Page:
The dramatic and unabated acceleration of cloud application adoption in the enterprise has marked a distinct departure from legacy security architectures. Predominately led by individual business units, the adoption of line of business (LoB) cloud applications has been relatively easy to ignore by central IT as these applications had no requirement for integration with traditional on-premise infrastructure.
As more and more cloud applications were adopted by enterprise employees the challenge for users quickly became how to remember all the different username & password combinations staff required to access their different cloud applications. At this point it has become increasingly common for these users to approach IT and request that access to their cloud application use the same username & password combination required by their corporate issued device.
Many IT security professionals stop and ask what these applications are, what are they used for, what data is being stored in them and who has access to them. With mandatory breach disclosure laws around the corner IT Security Professionals are concerned with the type of data stored in these applications and how this is controlled. With growing awareness of enterprise cloud application usage that is outside of the control of central IT, IT Security Professionals are now asking questions such as:
• What data is being stored in all these cloud applications?
• Who has access to the data?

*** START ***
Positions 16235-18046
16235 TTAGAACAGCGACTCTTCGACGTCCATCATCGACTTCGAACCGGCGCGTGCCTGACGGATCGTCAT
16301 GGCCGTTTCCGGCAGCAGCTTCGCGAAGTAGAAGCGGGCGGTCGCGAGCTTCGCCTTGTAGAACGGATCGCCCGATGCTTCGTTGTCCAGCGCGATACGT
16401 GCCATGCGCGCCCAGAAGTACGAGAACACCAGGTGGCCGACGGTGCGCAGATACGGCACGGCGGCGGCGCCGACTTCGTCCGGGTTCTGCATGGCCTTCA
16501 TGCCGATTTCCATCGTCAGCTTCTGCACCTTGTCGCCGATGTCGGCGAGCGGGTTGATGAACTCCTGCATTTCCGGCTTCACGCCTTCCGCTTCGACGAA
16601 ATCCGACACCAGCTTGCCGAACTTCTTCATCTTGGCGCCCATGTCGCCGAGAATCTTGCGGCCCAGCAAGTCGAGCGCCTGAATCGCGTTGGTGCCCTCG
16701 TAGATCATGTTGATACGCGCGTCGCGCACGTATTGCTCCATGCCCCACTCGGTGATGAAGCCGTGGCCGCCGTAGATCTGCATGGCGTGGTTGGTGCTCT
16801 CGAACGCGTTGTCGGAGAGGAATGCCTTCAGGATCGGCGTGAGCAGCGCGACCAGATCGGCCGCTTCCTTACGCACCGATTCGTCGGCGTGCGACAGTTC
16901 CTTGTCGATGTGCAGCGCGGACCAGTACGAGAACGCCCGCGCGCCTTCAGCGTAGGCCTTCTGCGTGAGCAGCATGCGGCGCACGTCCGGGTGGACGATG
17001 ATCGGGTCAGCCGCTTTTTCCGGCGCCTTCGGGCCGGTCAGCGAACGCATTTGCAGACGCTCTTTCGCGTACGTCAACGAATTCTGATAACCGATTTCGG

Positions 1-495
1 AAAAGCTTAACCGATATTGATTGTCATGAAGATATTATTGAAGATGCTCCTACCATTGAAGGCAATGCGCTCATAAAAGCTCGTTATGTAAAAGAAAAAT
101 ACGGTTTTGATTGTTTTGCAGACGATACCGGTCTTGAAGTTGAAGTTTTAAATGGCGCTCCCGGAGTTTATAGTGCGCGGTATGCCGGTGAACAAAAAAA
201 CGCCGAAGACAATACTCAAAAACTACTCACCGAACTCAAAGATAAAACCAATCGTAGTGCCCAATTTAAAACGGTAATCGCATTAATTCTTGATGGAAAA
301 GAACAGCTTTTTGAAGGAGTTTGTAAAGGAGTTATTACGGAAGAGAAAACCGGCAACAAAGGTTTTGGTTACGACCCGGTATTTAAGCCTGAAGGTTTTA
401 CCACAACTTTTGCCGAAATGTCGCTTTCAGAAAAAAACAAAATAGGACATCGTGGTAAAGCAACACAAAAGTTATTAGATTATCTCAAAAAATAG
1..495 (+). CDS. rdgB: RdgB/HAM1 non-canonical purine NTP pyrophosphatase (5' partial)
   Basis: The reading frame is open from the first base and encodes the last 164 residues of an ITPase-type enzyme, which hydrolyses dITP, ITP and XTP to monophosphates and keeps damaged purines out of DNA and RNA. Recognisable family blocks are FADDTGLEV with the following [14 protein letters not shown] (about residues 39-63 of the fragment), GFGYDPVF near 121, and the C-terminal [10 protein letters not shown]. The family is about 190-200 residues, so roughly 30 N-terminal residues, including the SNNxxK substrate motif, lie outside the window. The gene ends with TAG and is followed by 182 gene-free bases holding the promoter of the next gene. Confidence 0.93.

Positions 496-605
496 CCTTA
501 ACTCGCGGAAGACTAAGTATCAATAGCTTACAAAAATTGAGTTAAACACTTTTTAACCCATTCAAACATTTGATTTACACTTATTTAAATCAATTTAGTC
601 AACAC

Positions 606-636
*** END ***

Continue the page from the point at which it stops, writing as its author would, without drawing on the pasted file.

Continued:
• How are user accounts provisioned and, more importantly, de-provisioned?
• How is high value data protected from common dictionary attacks?
The reality of cloud usage in the enterprise is that traditional “Active Directory” user based controls are ineffective in the cloud era. Each cloud application becomes its own “identity island” requiring a separate account for accessing its data. With this account comes the issues of account lifecycle management, risk based authentication protection, audit controls, and user access verification requirements. In short, the more cloud applications in use by an enterprise the more disparate “identity islands” there are and the more ineffective on-premise user authentication and controls have become. Users now have to deal with a “fragmented identity” issue – a separate identity for each app they want to use complete with its own set of authentication requirements.
A modern enterprise security architecture requires a way to integrate all aspects of user identity into a common user & identity management system that spans the traditional on-premise world as well as the cloud application ecosystem. A system capable of managing the provisioning of access to various cloud applications required by staff as well as de-provisioning, managing role changes, providing seamless single sign on (SSO) to cloud applications
To achieve these requirements airloom has partnered with okta as part of our “modern workplace” architecture. The okta identity cloud platform enables airloom to deploy a centralised and secure cloud-based identity management solution for our customers. The addition of okta workflows to manage the user provisioning and de-provisioning process delivers a simple & easy to use end user experience provisioning single sign on (SSO) for staff. By leveraging the okta platform airloom is able to unify the “fragmented identity” challenge and offer enterprise staff a superior, simple end user experience while addressing the requirements of enterprise security account management at the same time.